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Thursday, November 6, 2014

Audio Beaverhausen: Susan Boyle Carries On with Hope

It seems like Susan Boyle has been around for eons though her debut album, I Dreamed a Dream, was released in 2009, a mere five years ago. Since then, she has released six albums, the  latest, Hope, released just last week. Each of these recordings has charted on US Billboard's top 20.

Though not a Christmas release (Boyle has already done two of those), it is appropriately marketed for the season. Inspirational though largely secular in tone with the exception of a back-up choir that could be nothing but Christian in its resounding style, and the occasional church/gospel number like "Oh, Happy Day," Hope has five different producers and is Boyle's best work since her debut on I Dreamed a Dream.

With the most practically perfect enunciation in song since Julie Andrews, Susan Boyle tackles pop standards with her dreamy mezzo-soprano. Her choices are, in large part, exquisitely suited to both her talent and image. Gratefully, there is more upbeat production on Hope than we have come to expect from Ms Boyle in the past. Sarah McLachlan's "Angel" soars with S.B.'s interpretation. "The Impossible Dream" is covered impressively, so much so that I admit I got a tad teary-eyed on first listen. And the contemporary pop number, "You Raise Me Up," originally performed by Josh Groban, is a sonic stunner done diva-style with her own church choir.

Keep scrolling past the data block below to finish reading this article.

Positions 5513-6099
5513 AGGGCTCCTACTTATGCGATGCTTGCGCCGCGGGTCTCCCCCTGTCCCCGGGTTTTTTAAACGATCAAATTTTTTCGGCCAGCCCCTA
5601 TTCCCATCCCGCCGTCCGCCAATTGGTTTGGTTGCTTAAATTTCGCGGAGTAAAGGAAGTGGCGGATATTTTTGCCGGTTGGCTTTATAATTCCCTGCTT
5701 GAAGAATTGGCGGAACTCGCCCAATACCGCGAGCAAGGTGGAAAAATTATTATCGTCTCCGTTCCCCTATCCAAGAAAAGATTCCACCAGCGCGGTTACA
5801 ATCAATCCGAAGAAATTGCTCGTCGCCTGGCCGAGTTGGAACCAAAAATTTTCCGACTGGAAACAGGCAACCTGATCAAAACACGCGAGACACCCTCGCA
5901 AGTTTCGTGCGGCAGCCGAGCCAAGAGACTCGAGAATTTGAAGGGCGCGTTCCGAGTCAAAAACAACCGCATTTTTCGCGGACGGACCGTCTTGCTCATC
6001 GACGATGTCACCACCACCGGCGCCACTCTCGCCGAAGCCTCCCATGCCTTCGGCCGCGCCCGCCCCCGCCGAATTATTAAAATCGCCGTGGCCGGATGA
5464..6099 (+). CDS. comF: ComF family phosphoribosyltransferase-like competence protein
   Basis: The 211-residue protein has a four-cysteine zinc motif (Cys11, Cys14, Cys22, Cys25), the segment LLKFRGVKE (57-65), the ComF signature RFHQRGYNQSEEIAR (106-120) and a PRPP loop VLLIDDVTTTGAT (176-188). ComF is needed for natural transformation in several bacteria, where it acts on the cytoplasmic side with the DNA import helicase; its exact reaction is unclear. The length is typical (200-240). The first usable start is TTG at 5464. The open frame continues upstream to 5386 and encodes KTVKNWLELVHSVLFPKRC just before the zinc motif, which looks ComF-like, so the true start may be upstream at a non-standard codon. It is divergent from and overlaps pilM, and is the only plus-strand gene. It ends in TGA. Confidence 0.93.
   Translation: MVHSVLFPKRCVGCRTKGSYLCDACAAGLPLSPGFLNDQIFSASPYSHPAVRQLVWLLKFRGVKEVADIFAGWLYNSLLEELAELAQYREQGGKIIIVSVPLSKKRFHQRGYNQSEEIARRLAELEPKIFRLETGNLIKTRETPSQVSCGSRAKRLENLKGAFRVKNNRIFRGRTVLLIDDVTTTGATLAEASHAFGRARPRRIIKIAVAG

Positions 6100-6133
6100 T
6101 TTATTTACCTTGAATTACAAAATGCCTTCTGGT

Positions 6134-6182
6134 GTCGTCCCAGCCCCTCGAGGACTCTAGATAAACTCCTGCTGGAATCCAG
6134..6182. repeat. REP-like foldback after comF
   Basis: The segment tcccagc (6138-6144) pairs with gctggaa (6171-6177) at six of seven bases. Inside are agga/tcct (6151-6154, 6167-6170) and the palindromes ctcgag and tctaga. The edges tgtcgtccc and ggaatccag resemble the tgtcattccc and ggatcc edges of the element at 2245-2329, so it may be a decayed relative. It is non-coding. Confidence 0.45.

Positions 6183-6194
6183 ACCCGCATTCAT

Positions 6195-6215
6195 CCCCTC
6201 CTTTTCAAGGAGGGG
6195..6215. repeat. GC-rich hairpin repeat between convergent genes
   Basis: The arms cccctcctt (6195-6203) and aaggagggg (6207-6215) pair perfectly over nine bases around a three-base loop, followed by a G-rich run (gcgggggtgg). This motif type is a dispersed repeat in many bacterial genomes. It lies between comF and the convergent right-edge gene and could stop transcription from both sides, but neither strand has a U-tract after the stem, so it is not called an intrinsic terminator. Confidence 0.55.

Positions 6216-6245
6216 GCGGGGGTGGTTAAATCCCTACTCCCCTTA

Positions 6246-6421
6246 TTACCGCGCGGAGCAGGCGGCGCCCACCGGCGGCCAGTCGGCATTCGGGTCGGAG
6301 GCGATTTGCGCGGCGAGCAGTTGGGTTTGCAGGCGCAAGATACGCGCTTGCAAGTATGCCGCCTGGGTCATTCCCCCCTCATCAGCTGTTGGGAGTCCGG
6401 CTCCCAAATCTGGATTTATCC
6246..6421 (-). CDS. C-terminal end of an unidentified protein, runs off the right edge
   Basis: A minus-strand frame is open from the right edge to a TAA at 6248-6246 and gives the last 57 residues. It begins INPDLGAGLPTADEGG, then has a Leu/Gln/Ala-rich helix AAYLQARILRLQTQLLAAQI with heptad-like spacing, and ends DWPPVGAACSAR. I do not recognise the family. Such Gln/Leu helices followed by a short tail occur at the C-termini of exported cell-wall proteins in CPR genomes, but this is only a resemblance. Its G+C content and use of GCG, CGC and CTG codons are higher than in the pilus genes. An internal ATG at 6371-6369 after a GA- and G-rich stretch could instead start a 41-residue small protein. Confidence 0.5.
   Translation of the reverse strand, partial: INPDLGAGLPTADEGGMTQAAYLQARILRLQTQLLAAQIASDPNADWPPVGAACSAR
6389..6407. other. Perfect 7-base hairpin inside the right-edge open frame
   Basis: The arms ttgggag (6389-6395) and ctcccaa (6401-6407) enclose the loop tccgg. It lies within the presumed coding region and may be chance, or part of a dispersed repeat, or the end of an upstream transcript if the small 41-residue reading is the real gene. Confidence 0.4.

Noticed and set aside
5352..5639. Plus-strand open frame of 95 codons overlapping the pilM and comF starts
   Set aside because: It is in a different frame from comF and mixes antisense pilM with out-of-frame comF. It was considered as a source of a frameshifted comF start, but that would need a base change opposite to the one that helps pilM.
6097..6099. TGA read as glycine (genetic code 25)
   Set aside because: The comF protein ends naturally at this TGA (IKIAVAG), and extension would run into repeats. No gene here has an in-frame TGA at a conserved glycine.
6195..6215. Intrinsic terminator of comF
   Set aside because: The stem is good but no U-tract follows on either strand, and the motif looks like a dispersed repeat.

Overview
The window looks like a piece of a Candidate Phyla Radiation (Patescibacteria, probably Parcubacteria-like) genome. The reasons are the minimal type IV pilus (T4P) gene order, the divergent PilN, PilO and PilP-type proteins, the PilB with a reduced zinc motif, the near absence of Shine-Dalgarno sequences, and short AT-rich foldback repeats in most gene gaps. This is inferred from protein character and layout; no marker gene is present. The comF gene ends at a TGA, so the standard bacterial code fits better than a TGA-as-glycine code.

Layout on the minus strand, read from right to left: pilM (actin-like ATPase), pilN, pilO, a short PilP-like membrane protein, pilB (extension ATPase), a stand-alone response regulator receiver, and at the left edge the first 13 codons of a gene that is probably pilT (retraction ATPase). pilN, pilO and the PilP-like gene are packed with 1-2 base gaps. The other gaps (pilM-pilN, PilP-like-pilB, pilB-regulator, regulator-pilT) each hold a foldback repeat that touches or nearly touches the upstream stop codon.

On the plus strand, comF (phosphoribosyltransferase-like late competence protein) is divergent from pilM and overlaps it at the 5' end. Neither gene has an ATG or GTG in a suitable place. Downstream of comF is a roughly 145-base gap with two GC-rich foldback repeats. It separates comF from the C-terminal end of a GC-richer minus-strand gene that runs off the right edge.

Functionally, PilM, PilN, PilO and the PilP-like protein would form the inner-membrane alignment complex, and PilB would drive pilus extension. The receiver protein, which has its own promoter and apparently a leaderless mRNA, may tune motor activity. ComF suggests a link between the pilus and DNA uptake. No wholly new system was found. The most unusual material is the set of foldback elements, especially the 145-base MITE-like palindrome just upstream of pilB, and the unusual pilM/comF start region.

John Lennon's "Imagine" is disappointingly anemic compared to most of the tracks on Hope, though the gospel-belting rendition of Paul Simon's "Bridge Over Troubled Water" (though oft covered by others before) is here in all its glory. This Boyled "Water" confirms the 53-year-old white diva from Blackburn, Scotland is no slouch as a gospel singer while the opening track, "Wish You Were Here," is a dazzling version of the Pink Floyd song that engaged me from the get-go.

Classics like "Will the Circle Be Unbroken?" and "Abide with Me," as well as "Oh Happy Day" bring new life to these numbers due to the obviously ardent passion with which they are performed.

As for Ms Boyle's physical make-over (cd pamphlet has several publicity photos), it becomes her gorgeous voice. And, frankly, nobody wants to see a dumpy diva. So make-up, hair-do, fabulous frocks! And, of course, the voice that took her from telly's Britain's Got Talent to an incredible recording career. Carry on, Susan Boyle!

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